If someone you love passes away and planning the funeral falls to you, you might feel overwhelmed. There is usually a short timeframe to accomplish the planning, and there is much to consider. 

You’re thinking about venues for services, planning meals with family and friends, and comforting emotionally distraught loved ones. You may also have guests coming from out of town. You need quick answers for your questions about what to include in the funeral service. 

Let’s look at an order of service template for a funeral and the purpose behind each part. 

Printing a Program

Printing an order of service for a funeral often helps with the flow of the service. Others know what to expect and appreciate knowing what comes next. It is essential for the participants in the service who may feel nervous and uncomfortable about speaking or singing parts. You don’t want anyone to feel uneasy because they are unsure when to stand up and do their part. 

Program Live Feed Link

A livestream setup with a link given out to family who cannot attend allows loved ones to view the service from anywhere in the world. Often long lost relatives and childhood friends attend funerals. Your family around the world want to see the friends and loved ones who attend. This may be their best and only chance to see everyone. Funerals are once in a lifetime events and the whole family dynamic changes with the loss of your loved one.

Order of Service

Consider including some of the choices below in a traditional funeral service. You may work with your funeral director or spiritual leader to narrow down what is crucial for your family, religious, or cultural traditions.

Keep in mind that any of these items for an order of service may or may not fit with your family’s traditions. In that case, your funeral home director may advise an appropriate substitution or an omission of that part entirely. 


Generally, a funeral begins promptly at the listed time by an usher leading in the family and close friends to sit in a reserved section of the venue. The spouse, any children, or parents will sit in the front row.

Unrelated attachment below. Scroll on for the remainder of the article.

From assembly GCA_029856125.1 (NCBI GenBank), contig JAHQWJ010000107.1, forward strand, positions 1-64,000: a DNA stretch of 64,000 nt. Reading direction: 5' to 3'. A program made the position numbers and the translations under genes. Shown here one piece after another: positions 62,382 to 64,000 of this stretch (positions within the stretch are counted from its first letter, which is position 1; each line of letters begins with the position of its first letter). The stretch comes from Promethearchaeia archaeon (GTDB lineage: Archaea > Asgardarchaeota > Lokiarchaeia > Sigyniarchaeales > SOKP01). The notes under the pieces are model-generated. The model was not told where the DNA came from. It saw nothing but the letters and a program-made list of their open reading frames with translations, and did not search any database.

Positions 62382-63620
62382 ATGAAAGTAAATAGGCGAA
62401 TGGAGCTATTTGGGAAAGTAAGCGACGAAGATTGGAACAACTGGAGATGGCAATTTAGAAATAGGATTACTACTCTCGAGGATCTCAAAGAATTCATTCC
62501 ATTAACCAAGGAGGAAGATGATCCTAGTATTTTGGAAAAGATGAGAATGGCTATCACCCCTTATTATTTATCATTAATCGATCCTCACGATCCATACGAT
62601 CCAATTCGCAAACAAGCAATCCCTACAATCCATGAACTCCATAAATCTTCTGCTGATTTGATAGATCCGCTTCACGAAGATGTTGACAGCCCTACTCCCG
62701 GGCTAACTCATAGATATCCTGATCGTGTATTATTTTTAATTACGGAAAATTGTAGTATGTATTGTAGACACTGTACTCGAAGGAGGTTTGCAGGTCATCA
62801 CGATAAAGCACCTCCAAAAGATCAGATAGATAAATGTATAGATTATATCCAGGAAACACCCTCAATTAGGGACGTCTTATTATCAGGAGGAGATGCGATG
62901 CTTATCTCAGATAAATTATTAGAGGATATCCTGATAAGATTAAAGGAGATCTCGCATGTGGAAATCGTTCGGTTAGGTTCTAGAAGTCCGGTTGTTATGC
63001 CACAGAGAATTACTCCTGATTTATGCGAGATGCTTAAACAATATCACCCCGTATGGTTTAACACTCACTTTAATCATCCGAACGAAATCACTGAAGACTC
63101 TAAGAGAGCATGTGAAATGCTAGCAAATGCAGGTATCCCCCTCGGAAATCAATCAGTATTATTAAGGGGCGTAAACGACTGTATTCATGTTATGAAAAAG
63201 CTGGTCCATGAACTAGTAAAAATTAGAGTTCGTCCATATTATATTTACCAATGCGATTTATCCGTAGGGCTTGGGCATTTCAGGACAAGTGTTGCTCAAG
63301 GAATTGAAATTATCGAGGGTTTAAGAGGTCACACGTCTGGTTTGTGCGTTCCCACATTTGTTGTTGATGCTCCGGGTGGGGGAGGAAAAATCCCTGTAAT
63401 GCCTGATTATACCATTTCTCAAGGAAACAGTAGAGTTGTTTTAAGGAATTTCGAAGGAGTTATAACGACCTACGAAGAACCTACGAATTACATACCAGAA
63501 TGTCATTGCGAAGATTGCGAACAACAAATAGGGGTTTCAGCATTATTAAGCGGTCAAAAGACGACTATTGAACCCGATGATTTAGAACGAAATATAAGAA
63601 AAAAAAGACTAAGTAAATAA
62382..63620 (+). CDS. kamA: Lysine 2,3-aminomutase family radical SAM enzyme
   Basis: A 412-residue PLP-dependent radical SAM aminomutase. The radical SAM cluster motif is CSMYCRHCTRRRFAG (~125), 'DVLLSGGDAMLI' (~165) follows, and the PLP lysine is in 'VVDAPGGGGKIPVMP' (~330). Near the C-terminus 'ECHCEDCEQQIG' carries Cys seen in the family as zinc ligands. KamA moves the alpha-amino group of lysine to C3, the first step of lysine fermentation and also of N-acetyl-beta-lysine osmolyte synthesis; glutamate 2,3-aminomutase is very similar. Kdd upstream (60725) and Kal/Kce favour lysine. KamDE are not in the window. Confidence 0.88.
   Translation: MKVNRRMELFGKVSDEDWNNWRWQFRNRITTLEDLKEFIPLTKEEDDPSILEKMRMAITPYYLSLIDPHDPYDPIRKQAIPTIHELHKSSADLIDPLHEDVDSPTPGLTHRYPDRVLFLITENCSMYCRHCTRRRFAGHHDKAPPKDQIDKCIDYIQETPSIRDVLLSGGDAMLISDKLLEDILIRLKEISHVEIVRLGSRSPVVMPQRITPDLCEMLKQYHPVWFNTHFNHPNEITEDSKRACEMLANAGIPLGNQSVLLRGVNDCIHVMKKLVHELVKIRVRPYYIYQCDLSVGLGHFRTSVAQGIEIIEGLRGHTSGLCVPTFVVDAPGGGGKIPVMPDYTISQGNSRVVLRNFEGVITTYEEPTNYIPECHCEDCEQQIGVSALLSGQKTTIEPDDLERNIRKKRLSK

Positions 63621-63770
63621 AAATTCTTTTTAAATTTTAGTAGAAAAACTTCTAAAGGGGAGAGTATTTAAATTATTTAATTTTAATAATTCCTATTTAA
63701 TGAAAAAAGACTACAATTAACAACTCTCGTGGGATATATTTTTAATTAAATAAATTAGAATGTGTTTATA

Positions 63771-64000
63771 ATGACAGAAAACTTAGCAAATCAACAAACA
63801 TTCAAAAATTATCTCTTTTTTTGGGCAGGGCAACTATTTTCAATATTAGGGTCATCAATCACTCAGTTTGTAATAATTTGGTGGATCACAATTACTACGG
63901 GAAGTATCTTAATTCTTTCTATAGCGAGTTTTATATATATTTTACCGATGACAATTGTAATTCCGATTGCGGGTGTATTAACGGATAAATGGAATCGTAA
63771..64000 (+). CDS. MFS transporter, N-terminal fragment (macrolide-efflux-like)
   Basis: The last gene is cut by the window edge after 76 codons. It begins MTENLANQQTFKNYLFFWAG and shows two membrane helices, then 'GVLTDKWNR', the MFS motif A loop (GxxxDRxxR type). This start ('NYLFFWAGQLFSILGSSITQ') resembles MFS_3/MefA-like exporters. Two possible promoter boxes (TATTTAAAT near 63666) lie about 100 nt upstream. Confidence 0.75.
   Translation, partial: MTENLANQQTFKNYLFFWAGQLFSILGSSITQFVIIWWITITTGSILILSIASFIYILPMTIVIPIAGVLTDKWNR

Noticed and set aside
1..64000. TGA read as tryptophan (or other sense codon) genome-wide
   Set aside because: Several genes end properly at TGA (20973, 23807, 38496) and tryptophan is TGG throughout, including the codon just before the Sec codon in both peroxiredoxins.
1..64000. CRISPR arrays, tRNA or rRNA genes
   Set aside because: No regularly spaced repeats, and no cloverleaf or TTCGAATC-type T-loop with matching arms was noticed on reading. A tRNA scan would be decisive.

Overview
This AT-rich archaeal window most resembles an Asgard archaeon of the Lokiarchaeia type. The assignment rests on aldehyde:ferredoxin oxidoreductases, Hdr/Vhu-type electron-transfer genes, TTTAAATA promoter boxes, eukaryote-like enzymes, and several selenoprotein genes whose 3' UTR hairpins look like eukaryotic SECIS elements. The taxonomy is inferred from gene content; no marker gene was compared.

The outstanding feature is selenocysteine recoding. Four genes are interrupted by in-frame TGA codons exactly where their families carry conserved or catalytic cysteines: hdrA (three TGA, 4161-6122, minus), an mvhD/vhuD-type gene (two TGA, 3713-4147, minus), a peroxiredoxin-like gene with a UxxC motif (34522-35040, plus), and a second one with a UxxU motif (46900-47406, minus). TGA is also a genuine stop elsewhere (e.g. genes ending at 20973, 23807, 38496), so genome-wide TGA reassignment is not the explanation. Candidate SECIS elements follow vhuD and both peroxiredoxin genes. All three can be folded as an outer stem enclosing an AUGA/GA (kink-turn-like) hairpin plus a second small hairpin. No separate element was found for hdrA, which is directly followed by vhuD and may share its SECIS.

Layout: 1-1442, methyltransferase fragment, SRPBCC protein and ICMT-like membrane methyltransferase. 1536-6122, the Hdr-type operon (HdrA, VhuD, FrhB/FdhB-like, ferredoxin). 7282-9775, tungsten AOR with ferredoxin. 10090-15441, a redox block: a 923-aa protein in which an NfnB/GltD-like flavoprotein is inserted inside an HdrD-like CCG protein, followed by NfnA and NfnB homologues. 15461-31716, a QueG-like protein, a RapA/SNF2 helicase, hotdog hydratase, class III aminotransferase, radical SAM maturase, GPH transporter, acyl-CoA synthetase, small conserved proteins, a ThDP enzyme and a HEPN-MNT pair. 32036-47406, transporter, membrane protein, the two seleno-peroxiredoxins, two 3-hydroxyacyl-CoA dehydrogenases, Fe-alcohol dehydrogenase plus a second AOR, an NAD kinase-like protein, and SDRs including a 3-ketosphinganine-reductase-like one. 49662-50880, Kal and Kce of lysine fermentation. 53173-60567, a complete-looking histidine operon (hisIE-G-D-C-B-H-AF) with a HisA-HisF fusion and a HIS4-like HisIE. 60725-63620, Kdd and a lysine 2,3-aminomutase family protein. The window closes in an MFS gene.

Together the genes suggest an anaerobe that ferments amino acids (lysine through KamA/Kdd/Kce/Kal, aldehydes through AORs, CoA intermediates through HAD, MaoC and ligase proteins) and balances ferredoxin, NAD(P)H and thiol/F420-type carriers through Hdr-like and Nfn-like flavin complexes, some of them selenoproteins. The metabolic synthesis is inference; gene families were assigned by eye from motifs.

Often, a funeral will start with a prayer or scripture reading by the spiritual leader for the family. In many families, a pastor, priest, or another spiritual leader for the family may pray. If there is no religious preference, a funeral director or chaplain may lead the congregation in prayer, or you may skip this entirely.

Prayer may help set the tone for the funeral by acknowledging the deep grief and emotionally difficult journey that loved ones now face. It is also a time for everyone to breathe and rest before God, who recognizes their pain and struggle.

Scripture or Guidance Reading

Many people adhere to a faith in God or a philosophy for living. At this point in the service, it is common to include a reading. This reading could be a:

  • Passage by a poet
  • Scripture from a holy text
  • Section of philosophy
  • Writing by the deceased. 

Usually, this reading gives a sense of the deceased’s life’s meaning or reason for living. 

Musical Selection

You may plan a musical selection next. Often, family or those who worked with or socialized with the deceased may feel honored to perform a piece for the funeral. If the family or deceased loved music and had a favorite song or style of music, this is a perfect time to include a piece.

A mother and grandmother who recently passed in South Carolina grew up in Alabama singing spiritual songs with her brothers, sisters, cousins, and extended family. She asked that several nieces sing songs with her living brothers and sisters at her funeral. They began the song portion of the funeral by leading a congregational song from her Presbyterian Christian church’s hymnal.

Someone could lead a song here for all to sing together as a congregation. You could also choose to play a musical selection through the speaker system.

Reading of Condolences

Often, a pastor or speaker may read a few cards or condolences written to the family. The idea is to remember well the person who has passed on. Condolences give a sense of who the deceased was. The thoughts of others help mourners see the decedent through others’ eyes. 

Remembering the good times together may help everyone to feel grateful for the time they had with the deceased, however short. 

A Song